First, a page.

Gomedha, Go-medha: 13 definitions


Gomedha means something in Jainism, Prakrit, Hinduism, Sanskrit, the history of ancient India, Marathi. If you want to know the exact meaning, history, etymology or English translation of this term then check out the descriptions on this page. Add your comment or reference to a book if you want to contribute to this summary article.

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In Jainism

General definition (in Jainism)

Source: archive.org: The Jaina Iconography

Gomedha (गोमेध) or Gomeda is the name of the Yakṣa accompanying Neminātha: the twenty-second of twenty-four Tīrthaṃkaras or Jinas, commonly depicted in Jaina iconography.—Neminātha’s emblem is known to be a conch-shell from the Jaina canonical texts. The Śāsana-devatās who attend upon him are Yakṣa Gomedha and Yakṣiṇī Ambikā (Digambara: and Kuṣmāṇḍinī). The Chowri-bearer, in his case, is King Ugrasena. His Kevala-tree is called Mahāveṇu or Vetasa.+

Gomedha is the Yakṣa of Ariṣṭanemi or Neminātha. The descriptions of both the sects are equal regarding the features of his three faces, six hands and vehicle of a man. In other respects, the Śvetāmbara books prescribe for his hands a citrus, axe, disc, mongoose, trident, and Śakti (spear); the Digambara texts give him similarly for his hands—a hammer (Drughaṇa), axe, staff, huit, Vajra, Varada Mudrā.

General definition book cover
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Jainism is an Indian religion of Dharma whose doctrine revolves around harmlessness (ahimsa) towards every living being. The two major branches (Digambara and Svetambara) of Jainism stimulate self-control (or, shramana, ‘self-reliance’) and spiritual development through a path of peace for the soul to progess to the ultimate goal.

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India history and geography

Source: Singhi Jain Series: Ratnaprabha-suri’s Kuvalayamala-katha (history)

Gomedha (गोमेध) refers to one of the sixty doctrines of different religious sects that existed in ancient India, as mentioned by Uddyotanasūri in his 8th-century Kuvalayamālā (a Prakrit Campū, similar to Kāvya poetry).—Page 203.20 f.: There is a detailed description of about 60 doctrines of different religious sects and schools of philosophy that had developed before the time of Uddyotanasūri, for example, [Agnihotra] [...]. This list of different sects of Uddyotanasūri’s may be compared with the lists given by Bāṇa in the Harṣacarita (Books 5, 8).

India history book cover
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The history of India traces the identification of countries, villages, towns and other regions of India, as well as mythology, zoology, royal dynasties, rulers, tribes, local festivities and traditions and regional languages. Ancient India enjoyed religious freedom and encourages the path of Dharma, a concept common to Buddhism, Hinduism, and Jainism.

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Languages of India and abroad

Marathi-English dictionary

Source: DDSA: The Molesworth Marathi and English Dictionary

gōmēdha (गोमेध).—m (S) Sacrifice of a cow.

Source: DDSA: The Aryabhusan school dictionary, Marathi-English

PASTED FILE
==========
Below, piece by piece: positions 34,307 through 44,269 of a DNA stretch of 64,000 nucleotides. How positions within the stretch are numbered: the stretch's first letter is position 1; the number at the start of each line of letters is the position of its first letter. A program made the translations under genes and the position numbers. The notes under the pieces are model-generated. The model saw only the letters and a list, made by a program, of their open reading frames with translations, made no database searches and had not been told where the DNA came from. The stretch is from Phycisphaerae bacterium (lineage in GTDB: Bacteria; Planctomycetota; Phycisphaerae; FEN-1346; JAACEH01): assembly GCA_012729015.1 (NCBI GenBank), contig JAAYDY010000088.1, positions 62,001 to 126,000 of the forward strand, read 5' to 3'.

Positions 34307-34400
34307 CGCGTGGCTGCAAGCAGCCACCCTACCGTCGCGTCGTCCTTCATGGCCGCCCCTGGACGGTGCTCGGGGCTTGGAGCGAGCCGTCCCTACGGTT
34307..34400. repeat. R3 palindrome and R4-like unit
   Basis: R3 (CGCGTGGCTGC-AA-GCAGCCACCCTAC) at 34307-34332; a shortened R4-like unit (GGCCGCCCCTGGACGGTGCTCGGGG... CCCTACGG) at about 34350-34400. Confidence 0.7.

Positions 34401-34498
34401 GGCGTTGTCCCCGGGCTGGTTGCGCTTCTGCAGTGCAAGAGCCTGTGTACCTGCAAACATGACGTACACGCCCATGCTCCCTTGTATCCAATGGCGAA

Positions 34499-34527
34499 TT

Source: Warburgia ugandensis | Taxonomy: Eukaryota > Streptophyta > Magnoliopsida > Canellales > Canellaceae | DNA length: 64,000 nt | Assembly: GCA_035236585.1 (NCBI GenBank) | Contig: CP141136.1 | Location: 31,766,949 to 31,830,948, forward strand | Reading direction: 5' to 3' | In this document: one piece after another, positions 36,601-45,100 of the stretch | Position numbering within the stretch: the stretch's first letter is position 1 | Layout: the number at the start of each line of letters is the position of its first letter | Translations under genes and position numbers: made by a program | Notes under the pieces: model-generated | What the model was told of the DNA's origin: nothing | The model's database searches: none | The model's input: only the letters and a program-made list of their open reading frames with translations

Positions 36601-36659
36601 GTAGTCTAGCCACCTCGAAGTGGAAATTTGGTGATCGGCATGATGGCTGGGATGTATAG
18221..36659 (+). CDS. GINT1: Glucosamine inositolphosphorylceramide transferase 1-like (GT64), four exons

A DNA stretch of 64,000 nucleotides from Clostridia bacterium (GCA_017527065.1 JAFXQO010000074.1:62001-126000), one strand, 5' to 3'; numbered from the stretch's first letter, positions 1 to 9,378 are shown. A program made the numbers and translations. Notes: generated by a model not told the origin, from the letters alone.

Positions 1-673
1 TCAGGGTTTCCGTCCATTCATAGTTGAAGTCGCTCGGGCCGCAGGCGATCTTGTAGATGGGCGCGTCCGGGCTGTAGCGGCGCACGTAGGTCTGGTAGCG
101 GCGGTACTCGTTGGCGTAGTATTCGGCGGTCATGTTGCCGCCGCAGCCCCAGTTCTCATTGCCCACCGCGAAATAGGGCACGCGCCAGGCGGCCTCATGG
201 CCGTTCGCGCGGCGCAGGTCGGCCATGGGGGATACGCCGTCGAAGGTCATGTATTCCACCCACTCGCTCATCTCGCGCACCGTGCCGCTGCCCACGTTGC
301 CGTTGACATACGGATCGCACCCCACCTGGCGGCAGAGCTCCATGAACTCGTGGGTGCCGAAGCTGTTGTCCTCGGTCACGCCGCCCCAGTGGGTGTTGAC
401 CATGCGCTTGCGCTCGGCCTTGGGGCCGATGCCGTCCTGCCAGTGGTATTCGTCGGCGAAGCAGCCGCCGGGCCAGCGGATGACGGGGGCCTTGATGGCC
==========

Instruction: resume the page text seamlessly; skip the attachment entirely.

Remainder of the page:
gōmēdha (गोमेध).—m Sacrifice of a cow.

context information

Marathi is an Indo-European language having over 70 million native speakers people in (predominantly) Maharashtra India. Marathi, like many other Indo-Aryan languages, evolved from early forms of Prakrit, which itself is a subset of Sanskrit, one of the most ancient languages of the world.

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Sanskrit dictionary

Source: DDSA: The practical Sanskrit-English dictionary

Gomedha (गोमेध).—a cow-sacrifice; Rām.7.25.8.

Derivable forms: gomedhaḥ (गोमेधः).

Gomedha is a Sanskrit compound consisting of the terms go and medha (मेध). See also (synonyms): goyajña.

Source: Cologne Digital Sanskrit Dictionaries: Shabda-Sagara Sanskrit-English Dictionary

Gomedha (गोमेध).—m.

(-dhaḥ) The offering or sacrifice of a cow. E. go a cow, and medha sacrifice. medha-vadhe ādhāre ghañ . ṣaṣṭhītatpuruṣaḥ .

Source: Cologne Digital Sanskrit Dictionaries: Cappeller Sanskrit-English Dictionary

Gomedha (गोमेध).—[masculine] the sacrifice of a cow.

Source: Cologne Digital Sanskrit Dictionaries: Monier-Williams Sanskrit-English Dictionary

1) Gomedha (गोमेध):—[=go-medha] [from go] m. (cf. gavāṃ-m) a cow-sacrifice, [Rāmāyaṇa vii, 25, 8; Varāha-purāṇa xvi]

2) [v.s. ...] Name of the attendant of the 22nd Arhat of the present Avasarpiṇī, [cf. Lexicographers, esp. such as amarasiṃha, halāyudha, hemacandra, etc.]

Source: Cologne Digital Sanskrit Dictionaries: Yates Sanskrit-English Dictionary

Gomedha (गोमेध):—[go-medha] (dhaḥ) 1. m. The offering or sacrifice of a cow.

Source: DDSA: Paia-sadda-mahannavo; a comprehensive Prakrit Hindi dictionary (S)

Gomedha (गोमेध) in the Sanskrit language is related to the Prakrit word: Gomeha.

[Sanskrit to German]

Gomedha in German

context information

Sanskrit, also spelled संस्कृतम् (saṃskṛtam), is an ancient language of India commonly seen as the grandmother of the Indo-European language family (even English!). Closely allied with Prakrit and Pali, Sanskrit is more exhaustive in both grammar and terms and has the most extensive collection of literature in the world, greatly surpassing its sister-languages Greek and Latin.

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Kannada-English dictionary

Source: Alar: Kannada-English corpus

Gōmēdha (ಗೋಮೇಧ):—[noun] a sacrifice at the end of which a cow would be sacrificed.

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Kannada is a Dravidian language (as opposed to the Indo-European language family) mainly spoken in the southwestern region of India.

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